Today's aerospace companies must reduce development time and improve quality, while accommodating demands for greater system complexity from customers and the government. To meet these challenges, industry-leading companies have adopted Model-Based Design.
In a traditional line-replaceable unit (LRU) design process, engineers gather requirements from several sources, which are combined to create a paper specification.
A distributed design team works with the specification to produce a detailed design by iterating through a series of potential design concepts that are prototyped in simulation and/or hardware, checked against the requirements, and then modified.
Once an acceptable design is achieved, it is handed off for implementation to another team that performs verification and validation testing and, if the product needs to conform to DO-178B or other standards, compliance demonstration.
Because testing occurs at the end of this multiteam, multistage process, errors that are introduced throughout the design process are often found late, making them expensive to fix and forcing management to make difficult budget decisions.
Model-Based Design begins with the creation of an executable specification that can be linked to the original requirements, providing two-way traceability between the design and the requirements. At the heart of the executable specification is an executable model, used and elaborated on throughout the process.
The executable specification can also include inputs and expected outputs, the application environment, and clear communication of the design goals to enable feasibility analysis of the requirements. By using the links in the executable specification to the original requirements, engineers can monitor whether the design conforms to the requirements throughout the process and quickly assess the impact of a proposed change on original requirements.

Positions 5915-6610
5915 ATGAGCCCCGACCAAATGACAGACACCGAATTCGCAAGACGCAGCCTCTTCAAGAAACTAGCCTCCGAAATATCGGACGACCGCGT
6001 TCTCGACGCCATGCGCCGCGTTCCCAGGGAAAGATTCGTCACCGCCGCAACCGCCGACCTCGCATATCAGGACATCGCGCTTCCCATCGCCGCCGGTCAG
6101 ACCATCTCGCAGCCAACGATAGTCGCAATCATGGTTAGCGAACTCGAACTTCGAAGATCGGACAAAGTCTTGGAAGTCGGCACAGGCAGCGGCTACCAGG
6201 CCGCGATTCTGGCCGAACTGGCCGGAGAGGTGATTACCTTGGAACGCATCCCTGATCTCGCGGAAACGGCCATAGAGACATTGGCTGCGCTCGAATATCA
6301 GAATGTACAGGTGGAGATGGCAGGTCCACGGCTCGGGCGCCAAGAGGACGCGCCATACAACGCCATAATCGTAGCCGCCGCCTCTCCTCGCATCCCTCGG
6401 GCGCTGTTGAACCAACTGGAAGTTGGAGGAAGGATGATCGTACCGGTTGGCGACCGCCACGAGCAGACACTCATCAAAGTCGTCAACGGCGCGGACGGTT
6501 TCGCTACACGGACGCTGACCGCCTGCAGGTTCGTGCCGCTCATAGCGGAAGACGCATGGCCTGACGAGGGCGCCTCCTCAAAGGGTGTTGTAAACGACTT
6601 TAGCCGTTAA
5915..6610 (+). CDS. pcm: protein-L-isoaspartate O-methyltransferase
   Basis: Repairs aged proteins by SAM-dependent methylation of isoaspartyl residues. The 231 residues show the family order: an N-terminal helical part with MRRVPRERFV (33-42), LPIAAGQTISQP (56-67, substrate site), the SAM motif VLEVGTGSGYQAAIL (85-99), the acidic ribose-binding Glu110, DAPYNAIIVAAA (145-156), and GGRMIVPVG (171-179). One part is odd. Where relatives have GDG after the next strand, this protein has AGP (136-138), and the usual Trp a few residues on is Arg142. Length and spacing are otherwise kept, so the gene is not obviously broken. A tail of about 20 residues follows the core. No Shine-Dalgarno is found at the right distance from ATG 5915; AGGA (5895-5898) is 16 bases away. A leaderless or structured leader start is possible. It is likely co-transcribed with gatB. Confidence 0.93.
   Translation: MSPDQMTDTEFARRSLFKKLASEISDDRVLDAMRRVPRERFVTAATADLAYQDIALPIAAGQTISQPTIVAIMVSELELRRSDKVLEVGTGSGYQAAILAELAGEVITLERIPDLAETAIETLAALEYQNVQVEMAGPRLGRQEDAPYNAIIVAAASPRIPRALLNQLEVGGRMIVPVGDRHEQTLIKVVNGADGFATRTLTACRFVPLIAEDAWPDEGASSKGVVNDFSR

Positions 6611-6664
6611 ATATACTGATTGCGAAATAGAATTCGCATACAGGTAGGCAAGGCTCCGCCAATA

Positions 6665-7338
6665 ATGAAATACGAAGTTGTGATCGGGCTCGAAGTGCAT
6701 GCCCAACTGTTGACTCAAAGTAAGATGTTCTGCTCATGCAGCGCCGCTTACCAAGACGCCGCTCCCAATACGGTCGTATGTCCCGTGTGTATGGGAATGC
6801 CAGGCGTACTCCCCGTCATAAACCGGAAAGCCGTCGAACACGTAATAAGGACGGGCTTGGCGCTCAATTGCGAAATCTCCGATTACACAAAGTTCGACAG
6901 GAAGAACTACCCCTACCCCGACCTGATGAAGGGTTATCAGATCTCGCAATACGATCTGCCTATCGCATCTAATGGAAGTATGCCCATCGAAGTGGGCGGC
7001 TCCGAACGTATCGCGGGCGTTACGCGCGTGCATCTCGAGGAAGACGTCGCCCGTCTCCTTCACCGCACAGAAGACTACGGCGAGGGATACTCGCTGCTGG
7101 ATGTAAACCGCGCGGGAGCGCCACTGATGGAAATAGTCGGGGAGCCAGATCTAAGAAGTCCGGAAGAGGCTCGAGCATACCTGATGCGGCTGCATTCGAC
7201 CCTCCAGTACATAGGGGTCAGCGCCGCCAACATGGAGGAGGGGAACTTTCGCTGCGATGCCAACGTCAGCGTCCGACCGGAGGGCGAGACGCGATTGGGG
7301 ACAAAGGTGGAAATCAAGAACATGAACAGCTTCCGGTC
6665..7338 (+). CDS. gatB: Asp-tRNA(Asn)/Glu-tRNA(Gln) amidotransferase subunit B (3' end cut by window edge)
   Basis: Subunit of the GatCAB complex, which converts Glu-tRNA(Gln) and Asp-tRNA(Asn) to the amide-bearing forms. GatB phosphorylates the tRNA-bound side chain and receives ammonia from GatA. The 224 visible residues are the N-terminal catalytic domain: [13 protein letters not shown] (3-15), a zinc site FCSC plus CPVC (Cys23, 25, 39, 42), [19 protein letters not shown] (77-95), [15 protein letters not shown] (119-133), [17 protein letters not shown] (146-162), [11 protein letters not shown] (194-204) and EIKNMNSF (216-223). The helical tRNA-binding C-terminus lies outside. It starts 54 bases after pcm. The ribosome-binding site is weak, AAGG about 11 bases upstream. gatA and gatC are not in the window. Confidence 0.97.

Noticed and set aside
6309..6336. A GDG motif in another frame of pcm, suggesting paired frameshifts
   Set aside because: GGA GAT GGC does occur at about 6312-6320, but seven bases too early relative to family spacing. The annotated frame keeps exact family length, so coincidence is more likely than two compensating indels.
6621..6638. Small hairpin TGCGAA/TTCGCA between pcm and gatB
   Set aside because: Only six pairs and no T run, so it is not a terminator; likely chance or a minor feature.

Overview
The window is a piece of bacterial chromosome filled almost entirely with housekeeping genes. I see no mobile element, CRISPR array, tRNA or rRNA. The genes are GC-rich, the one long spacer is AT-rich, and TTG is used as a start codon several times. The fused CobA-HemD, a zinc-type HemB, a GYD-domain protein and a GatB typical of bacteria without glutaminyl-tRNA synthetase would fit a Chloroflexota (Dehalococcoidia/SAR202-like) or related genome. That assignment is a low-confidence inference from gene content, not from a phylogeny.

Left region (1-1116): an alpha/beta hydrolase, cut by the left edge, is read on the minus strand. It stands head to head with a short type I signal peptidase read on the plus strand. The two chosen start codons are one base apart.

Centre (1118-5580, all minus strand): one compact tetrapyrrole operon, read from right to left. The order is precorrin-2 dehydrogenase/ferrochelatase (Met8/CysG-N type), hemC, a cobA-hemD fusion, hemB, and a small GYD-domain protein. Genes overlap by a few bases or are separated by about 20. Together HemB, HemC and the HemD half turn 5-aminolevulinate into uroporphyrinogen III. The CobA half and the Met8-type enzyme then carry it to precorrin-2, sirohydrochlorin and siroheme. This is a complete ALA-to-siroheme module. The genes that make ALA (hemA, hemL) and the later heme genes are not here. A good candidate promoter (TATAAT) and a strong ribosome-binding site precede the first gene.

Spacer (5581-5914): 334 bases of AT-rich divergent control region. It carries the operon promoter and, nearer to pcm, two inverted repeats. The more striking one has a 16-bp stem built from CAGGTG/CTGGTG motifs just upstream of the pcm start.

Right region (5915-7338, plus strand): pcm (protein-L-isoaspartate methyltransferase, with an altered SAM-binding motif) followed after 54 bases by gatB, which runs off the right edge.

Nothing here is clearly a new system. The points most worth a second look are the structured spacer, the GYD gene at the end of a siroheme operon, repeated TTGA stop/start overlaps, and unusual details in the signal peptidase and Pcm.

With automatic code-generation technology and hardware-in-the-loop testing, engineers can eliminate errors introduced during manual implementation and shorten the path to product delivery by generating code for testing, verification, and final production use.
For example, a large American helicopter manufacturer used Model-Based Design to develop the flight controls for a tiltrotor aircraft and realized a 40 percent savings in software development time compared to previous programs. These savings came from being able to detect and correct design and requirement flaws early in the design process.
Additional design efficiency can be realized through the reuse of models across various phases of the design process. Engineers at a multi-national aerospace manufacturer working on the Joint Strike Fighter (JSF) program developed three variants of the JSF using a common set of system models to simulate avionics, propulsion, and other systems, and to automatically generate final flight code, which resulted in fewer engineering tasks when compared with traditional methods that rely on hand coding.
Using a model, engineers can test and verify their design much earlier in the process than with traditional development, where some physical instantiation of the design is required to begin testing. The model can then be elaborated on throughout the design process, allowing engineers to continuously test and verify design.